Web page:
UK court delays decision on Assange's last-ditch extradition appeal bid

Two U.K. judges on Tuesday delayed a decision on whether to grant WikiLeaks founder Julian Assange a last-ditch appeal against extradition to the United States, giving Washington three weeks to provide "assurances" in the case.

The U.S. wants the 52-year-old Australian citizen to stand trial there for WikiLeaks' publication of hundreds of thousands of secret military and diplomatic files in 2010 relating to the wars in Iraq and Afghanistan.

Attempting to halt the process, he had suffered a string of court losses in the long-running legal saga, which his supporters see as a battle for media freedom.

But following two days of evidence last month, the judges in London said Assange had "a real prospect of success" on three of his nine grounds of appeal.

Victoria Sharp and Jeremy Johnson gave Washington three weeks to provide fresh assurances over concerns he will be prejudiced at trial because he is not an American citizen and that he could face the death penalty if convicted.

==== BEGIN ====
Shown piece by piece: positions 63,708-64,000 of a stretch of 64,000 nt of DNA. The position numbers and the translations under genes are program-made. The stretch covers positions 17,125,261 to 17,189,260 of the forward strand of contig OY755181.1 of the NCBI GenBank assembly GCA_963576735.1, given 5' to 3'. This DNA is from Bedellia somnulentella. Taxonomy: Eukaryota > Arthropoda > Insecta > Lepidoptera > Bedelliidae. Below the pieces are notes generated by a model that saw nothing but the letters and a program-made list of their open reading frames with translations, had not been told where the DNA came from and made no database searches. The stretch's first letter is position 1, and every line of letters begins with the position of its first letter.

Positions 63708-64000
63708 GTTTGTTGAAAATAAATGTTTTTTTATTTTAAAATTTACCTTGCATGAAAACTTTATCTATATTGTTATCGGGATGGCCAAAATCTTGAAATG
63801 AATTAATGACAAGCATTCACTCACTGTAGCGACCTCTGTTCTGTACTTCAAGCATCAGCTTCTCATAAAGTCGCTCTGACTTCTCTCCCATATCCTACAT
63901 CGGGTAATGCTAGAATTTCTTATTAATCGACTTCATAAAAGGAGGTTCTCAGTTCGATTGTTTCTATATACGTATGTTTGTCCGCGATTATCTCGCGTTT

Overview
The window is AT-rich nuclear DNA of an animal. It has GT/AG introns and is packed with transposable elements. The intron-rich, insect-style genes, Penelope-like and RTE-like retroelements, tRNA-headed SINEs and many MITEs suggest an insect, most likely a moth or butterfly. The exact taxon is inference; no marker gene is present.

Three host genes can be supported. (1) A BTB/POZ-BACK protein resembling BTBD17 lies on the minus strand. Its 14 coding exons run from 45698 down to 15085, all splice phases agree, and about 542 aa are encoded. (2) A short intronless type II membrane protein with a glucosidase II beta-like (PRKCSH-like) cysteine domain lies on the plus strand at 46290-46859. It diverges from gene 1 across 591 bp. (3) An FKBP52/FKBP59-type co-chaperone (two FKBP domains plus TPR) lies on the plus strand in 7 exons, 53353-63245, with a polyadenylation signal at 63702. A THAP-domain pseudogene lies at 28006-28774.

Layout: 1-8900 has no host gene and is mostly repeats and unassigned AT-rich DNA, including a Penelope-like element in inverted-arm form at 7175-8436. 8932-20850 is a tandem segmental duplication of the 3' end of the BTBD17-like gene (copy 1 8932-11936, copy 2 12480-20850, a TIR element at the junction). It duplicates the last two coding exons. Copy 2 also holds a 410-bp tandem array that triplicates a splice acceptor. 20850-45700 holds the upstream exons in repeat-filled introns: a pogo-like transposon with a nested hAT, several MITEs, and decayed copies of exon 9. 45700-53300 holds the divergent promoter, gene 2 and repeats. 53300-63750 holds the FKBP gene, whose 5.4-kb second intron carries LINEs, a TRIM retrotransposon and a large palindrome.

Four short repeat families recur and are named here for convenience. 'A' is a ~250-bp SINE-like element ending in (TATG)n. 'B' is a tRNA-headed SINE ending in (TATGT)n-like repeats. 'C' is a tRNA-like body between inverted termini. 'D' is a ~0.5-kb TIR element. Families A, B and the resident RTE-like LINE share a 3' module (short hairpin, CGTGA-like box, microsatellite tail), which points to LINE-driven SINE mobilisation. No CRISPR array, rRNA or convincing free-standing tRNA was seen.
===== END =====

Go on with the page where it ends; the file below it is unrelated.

"Before making a final decision on the application for leave to appeal, we will give the respondent an opportunity to give assurances," the pair wrote in their 66-page ruling.

"If assurances are not given then we will grant leave to appeal without a further hearing.

"If assurances are given then we will give the parties an opportunity to make further submissions before we make a final decision."

 Legal saga 

Washington alleges that Assange and others at WikiLeaks recruited and agreed with hackers to conduct "one of the largest compromises of classified information" in U.S. history.

During two days of legal argument in February, lawyers for the U.S. government defended the case on various legal grounds to...

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